Majestic Witness


In the interior of the Islamabad town is a seven-story house that has remained a mute witness to more than 100 years of its life, reports Saqib Mir

Islamabad’s oldest house. KL Image: Saqib Mir

In Islamabad’s Nazuk Mohallah near Cheeni Chowk stands a century old 7-storied house that is made distinct by its surroundings, mostly modern structures. From a distance, it looks an aged witness to modernity but gets in and it is a marvellous piece of architecture.

Off late, it has emerged as a spot where people take selfies with the house in the background. The only reason why the house is the centre of attraction for the passers-by, especially for the new generation, is that this is the only remaining seven-storied house with such a marvellous architecture left in the town.

The house once belonged to Kashmiri Pandit brothers Haldaraju Cheeru and Vashnath Cheeru. Cheerus’, according to elderly residents were among the rich families of the town and had a good relation with the Muslims. They were the most known people of the town and everyone would respect them, the residents say.

Cheerus’ gave modern education to their children and most of them settled in America. In 1972, the family sold this house to a local Muslim family and left the valley. It became the prized possession of two brothers Gulam Ahmad Shah and Ali Mohammad Shah. Now their children and grandchildren are living in this house as three separate families.

What is more interesting is that this majestic house is land scarce. It stands on a few marlas of land with a small compound in front of it. The outer walls of the ground and the first floor of this house are made of finished rocks. The remaining five floors have been raised in burnt bricks, mud mortar and wood. Of the seven levels, the ground floor is almost underground which is used as a storehouse for domestic items. The house has 27 rooms with balconies attached to a few of them.

Khursheed Ahmad Shah, 50, who is the grandson of Ghulam Ahmad says that his grandfather has told him that the balconies were used as change rooms of the present times. In those days it was a tradition to build balconies particularly on the upper floor of the houses. The balconies of this house are made of wood and are models of the wonderful Kashmiri architecture.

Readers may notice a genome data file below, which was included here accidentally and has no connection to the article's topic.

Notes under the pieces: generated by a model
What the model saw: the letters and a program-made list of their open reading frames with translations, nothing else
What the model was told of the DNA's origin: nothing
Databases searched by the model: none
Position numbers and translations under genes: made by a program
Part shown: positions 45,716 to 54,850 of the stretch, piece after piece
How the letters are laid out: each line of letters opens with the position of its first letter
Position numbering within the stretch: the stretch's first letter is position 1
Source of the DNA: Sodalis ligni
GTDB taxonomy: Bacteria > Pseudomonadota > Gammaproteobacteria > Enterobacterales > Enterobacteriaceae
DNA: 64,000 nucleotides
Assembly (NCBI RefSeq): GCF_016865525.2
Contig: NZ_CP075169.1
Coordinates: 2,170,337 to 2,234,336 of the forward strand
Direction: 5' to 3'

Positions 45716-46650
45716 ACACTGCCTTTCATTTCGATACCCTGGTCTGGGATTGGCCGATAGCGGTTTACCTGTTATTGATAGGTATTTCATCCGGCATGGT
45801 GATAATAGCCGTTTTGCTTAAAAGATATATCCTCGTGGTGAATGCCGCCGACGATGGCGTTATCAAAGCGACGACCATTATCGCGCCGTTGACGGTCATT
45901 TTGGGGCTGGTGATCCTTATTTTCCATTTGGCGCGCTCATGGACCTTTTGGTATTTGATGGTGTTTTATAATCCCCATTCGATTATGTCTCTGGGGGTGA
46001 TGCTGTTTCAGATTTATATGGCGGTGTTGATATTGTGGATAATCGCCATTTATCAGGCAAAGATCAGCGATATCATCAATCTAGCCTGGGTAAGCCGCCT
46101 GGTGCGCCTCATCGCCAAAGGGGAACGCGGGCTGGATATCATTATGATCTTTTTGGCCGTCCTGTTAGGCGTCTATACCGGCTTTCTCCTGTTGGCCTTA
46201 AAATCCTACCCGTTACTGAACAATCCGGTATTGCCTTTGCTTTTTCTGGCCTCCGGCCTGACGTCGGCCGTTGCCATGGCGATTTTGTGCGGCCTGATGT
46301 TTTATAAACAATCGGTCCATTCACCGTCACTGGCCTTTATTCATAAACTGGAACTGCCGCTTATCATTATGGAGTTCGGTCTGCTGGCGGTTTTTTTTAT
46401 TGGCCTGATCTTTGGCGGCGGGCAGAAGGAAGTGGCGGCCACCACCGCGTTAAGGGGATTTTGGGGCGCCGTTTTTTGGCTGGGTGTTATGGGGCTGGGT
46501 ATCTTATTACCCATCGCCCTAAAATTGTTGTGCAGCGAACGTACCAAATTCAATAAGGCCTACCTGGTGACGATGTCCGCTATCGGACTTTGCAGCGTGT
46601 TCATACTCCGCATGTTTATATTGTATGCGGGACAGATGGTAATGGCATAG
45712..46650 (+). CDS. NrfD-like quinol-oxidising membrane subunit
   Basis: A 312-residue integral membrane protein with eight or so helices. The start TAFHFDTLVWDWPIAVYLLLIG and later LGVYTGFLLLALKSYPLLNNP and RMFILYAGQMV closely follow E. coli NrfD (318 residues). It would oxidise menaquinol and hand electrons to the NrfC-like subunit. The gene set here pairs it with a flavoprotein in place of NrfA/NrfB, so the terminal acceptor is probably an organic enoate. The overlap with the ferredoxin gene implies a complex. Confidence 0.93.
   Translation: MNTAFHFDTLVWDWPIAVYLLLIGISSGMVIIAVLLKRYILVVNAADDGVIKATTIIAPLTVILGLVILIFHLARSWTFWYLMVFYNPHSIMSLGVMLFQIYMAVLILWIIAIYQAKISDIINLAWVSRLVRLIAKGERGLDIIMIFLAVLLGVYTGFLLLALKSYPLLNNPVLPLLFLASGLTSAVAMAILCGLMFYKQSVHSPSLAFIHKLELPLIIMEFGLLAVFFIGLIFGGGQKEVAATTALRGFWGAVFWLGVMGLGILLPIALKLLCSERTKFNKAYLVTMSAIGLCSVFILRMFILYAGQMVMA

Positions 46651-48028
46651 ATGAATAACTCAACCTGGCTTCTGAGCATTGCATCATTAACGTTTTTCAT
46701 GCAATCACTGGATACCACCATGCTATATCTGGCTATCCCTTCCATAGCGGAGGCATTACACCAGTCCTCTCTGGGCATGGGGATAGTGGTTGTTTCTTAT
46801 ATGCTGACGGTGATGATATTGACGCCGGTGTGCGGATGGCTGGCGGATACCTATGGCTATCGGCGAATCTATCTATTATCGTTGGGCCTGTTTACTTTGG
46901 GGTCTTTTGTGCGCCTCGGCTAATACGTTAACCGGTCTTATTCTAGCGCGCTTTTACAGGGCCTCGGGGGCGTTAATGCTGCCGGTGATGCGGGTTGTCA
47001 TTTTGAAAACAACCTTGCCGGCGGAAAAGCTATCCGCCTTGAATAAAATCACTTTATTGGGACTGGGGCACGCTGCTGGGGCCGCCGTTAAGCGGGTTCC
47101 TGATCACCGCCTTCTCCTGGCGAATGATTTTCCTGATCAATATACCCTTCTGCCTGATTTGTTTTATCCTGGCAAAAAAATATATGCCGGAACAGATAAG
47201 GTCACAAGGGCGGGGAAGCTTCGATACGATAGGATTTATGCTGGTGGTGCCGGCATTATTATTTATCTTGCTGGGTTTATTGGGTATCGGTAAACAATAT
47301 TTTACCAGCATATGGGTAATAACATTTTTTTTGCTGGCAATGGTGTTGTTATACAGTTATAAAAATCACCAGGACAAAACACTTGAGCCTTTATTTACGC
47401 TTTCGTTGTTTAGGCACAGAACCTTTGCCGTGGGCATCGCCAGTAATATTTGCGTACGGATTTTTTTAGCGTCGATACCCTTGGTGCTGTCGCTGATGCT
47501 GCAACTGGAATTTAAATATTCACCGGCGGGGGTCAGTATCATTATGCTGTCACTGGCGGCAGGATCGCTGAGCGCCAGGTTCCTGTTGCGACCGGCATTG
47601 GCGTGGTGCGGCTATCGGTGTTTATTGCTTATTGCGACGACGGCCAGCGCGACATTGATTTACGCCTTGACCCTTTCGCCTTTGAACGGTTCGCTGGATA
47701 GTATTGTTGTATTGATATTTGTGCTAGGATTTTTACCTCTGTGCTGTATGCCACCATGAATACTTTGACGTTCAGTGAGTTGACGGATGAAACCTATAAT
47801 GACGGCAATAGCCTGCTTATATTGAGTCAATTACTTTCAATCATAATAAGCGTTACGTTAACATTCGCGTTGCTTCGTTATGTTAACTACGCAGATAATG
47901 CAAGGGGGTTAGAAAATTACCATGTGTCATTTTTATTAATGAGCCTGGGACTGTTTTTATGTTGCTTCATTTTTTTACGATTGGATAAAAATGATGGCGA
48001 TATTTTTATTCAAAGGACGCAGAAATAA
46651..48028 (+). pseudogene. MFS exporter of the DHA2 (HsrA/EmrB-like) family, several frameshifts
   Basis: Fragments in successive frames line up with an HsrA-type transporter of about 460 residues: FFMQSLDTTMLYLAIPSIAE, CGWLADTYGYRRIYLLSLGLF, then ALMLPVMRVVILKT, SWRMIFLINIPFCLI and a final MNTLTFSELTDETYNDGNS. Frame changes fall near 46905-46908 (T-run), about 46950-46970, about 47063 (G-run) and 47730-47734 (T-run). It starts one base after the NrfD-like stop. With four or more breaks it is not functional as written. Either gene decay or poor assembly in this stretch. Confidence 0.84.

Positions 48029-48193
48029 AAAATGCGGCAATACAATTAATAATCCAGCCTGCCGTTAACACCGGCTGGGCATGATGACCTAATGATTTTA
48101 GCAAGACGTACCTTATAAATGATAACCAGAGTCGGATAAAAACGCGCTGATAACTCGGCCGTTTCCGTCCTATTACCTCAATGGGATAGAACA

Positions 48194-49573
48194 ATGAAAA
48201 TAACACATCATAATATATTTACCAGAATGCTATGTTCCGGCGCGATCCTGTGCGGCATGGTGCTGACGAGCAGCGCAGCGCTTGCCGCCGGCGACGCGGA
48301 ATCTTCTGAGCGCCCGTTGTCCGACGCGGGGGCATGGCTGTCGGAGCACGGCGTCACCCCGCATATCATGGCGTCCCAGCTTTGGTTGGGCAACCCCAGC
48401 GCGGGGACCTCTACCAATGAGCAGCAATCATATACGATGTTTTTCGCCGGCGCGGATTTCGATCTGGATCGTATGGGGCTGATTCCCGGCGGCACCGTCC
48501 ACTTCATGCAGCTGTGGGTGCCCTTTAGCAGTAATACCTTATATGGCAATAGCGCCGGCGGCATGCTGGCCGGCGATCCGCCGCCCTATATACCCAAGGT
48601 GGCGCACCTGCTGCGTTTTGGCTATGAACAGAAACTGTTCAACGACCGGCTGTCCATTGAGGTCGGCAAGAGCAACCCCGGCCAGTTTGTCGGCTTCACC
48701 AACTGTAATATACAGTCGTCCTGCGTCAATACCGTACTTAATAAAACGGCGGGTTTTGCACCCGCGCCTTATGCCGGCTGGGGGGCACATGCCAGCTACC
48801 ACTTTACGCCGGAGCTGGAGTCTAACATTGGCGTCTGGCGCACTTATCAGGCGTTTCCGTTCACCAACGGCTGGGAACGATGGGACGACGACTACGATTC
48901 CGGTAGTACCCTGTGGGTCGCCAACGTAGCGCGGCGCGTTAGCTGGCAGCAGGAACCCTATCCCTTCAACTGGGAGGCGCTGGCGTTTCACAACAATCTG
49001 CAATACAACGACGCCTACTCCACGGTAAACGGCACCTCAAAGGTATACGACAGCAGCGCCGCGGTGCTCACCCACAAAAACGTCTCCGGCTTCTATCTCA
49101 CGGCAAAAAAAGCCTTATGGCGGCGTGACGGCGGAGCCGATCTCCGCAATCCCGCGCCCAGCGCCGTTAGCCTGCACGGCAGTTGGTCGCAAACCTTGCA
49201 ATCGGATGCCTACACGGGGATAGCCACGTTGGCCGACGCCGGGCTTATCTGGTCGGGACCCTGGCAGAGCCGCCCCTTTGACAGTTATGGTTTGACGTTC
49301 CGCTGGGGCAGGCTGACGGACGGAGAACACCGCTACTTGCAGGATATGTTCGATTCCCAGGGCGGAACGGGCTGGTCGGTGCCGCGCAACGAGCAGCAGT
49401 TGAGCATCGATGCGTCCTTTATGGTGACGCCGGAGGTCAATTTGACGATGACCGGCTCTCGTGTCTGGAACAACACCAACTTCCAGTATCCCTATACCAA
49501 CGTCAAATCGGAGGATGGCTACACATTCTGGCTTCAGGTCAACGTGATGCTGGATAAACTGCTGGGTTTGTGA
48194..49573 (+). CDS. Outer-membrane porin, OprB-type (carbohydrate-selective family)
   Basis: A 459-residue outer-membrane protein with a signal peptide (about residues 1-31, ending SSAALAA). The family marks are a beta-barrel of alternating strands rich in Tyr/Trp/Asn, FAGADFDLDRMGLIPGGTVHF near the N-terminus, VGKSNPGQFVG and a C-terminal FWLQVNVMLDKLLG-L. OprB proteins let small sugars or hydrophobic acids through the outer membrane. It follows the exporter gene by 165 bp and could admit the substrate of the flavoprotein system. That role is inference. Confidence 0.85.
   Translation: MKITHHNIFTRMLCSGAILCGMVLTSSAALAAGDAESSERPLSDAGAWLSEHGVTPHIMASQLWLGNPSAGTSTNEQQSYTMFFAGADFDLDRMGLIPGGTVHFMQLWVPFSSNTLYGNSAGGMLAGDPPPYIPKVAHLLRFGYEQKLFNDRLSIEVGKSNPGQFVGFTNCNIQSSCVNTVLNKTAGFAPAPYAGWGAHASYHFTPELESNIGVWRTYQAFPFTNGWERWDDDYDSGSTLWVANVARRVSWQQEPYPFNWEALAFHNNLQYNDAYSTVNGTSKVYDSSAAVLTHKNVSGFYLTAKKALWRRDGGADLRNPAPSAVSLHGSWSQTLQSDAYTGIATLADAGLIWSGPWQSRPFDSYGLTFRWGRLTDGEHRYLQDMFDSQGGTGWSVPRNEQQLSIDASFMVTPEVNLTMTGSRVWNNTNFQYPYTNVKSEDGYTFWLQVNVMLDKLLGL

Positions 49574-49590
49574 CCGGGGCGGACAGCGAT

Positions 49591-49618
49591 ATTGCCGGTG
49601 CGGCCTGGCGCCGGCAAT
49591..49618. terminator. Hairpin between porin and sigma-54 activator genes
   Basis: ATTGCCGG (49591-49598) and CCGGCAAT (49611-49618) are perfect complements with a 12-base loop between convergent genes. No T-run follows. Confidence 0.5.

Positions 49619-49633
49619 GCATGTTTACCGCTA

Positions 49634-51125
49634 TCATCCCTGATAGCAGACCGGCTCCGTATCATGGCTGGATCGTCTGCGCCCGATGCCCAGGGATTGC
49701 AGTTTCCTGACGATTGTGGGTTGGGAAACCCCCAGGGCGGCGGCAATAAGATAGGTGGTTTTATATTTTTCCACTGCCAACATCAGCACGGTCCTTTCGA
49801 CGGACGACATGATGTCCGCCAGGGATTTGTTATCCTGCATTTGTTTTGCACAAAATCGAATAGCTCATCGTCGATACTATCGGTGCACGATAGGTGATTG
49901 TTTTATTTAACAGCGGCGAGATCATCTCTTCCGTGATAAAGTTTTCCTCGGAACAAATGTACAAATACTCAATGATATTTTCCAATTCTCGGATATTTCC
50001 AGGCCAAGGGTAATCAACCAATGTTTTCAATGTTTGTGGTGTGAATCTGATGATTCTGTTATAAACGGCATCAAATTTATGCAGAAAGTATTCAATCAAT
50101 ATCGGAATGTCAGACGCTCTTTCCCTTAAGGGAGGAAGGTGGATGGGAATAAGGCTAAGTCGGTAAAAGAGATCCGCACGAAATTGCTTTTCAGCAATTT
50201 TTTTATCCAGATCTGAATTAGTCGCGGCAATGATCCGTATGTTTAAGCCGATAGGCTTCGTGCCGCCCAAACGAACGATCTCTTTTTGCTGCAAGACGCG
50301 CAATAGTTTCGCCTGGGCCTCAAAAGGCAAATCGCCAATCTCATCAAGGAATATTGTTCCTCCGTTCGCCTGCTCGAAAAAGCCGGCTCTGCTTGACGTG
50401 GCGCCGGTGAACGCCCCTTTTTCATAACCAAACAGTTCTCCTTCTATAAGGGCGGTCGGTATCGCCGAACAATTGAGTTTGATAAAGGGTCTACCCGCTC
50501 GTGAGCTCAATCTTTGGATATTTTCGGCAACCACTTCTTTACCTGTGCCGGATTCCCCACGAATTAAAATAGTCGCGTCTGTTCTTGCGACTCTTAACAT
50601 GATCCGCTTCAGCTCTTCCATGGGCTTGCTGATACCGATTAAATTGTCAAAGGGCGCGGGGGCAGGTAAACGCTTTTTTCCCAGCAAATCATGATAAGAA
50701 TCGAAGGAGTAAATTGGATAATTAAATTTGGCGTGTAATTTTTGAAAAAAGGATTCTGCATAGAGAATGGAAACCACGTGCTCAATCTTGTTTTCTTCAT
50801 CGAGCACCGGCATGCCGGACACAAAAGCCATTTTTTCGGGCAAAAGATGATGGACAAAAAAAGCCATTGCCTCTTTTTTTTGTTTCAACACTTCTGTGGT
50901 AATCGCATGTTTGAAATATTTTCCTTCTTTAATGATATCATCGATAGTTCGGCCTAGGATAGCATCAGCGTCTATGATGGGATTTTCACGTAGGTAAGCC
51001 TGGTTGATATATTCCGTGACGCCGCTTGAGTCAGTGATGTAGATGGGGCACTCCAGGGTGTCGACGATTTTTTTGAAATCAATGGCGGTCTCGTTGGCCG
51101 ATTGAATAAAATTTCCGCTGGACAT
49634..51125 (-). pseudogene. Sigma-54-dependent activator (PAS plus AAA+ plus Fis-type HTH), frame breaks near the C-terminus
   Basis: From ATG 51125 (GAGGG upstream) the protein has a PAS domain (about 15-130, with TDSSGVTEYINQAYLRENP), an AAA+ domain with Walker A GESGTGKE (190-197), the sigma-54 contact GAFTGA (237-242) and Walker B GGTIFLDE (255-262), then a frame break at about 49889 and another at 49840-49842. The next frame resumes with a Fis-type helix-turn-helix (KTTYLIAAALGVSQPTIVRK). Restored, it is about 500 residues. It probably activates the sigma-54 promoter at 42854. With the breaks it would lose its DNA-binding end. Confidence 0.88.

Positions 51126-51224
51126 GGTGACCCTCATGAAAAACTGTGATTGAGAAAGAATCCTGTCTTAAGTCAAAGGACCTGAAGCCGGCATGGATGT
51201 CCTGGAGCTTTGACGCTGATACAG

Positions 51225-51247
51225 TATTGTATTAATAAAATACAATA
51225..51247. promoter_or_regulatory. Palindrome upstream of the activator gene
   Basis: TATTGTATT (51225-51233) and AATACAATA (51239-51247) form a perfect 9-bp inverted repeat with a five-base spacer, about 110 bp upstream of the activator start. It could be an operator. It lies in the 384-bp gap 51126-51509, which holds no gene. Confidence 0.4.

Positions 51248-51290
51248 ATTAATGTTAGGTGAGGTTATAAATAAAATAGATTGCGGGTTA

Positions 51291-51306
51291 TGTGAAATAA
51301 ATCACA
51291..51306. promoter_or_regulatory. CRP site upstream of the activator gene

Many rooms have Khatamband ceiling, which had added to the beauty and magnificence of this unique house. The ceilings of the rooms are of different designs. “Interestingly the adhesive used to fix the ceiling has been the mixture of lime and eggs,” Khursheed said. “Eggs were used in such a large number that they were carried in large wicker baskets from the market.”

The house in last one century has withstood many natural disasters, the earthquakes and floods being the most destructive ones. Although, with the passage of time the house has developed some cracks in its walls but the overall strength of the house is such, that still three families are residing in it. “Whenever we realised that the house needs urgent repairing here and there we lost no time to get it repaired,” Khursheed said.

Very close to this house is the shrine of Hazrat Khajaa Razak Sahib. Ghulam Hassan Wani, 58, who lives in the area and knew the Pandits, said they were taking care of this shrine. They kept its compound neat and clean. Hassan remembers that before the mass migration of Pandits from Kashmir to other parts of India this area was a small Panditlocality. “After Cheerus’ left, they (Pandits) would take care of this shrine,” he said.

Since this is the only house that is so old and so magnificent that the residents in town insist it needs to be preserved. “How it should be preserved is the job of the government,” one resident said. “But we would like this house should live as a witness to the times that Islamabad has seen.”


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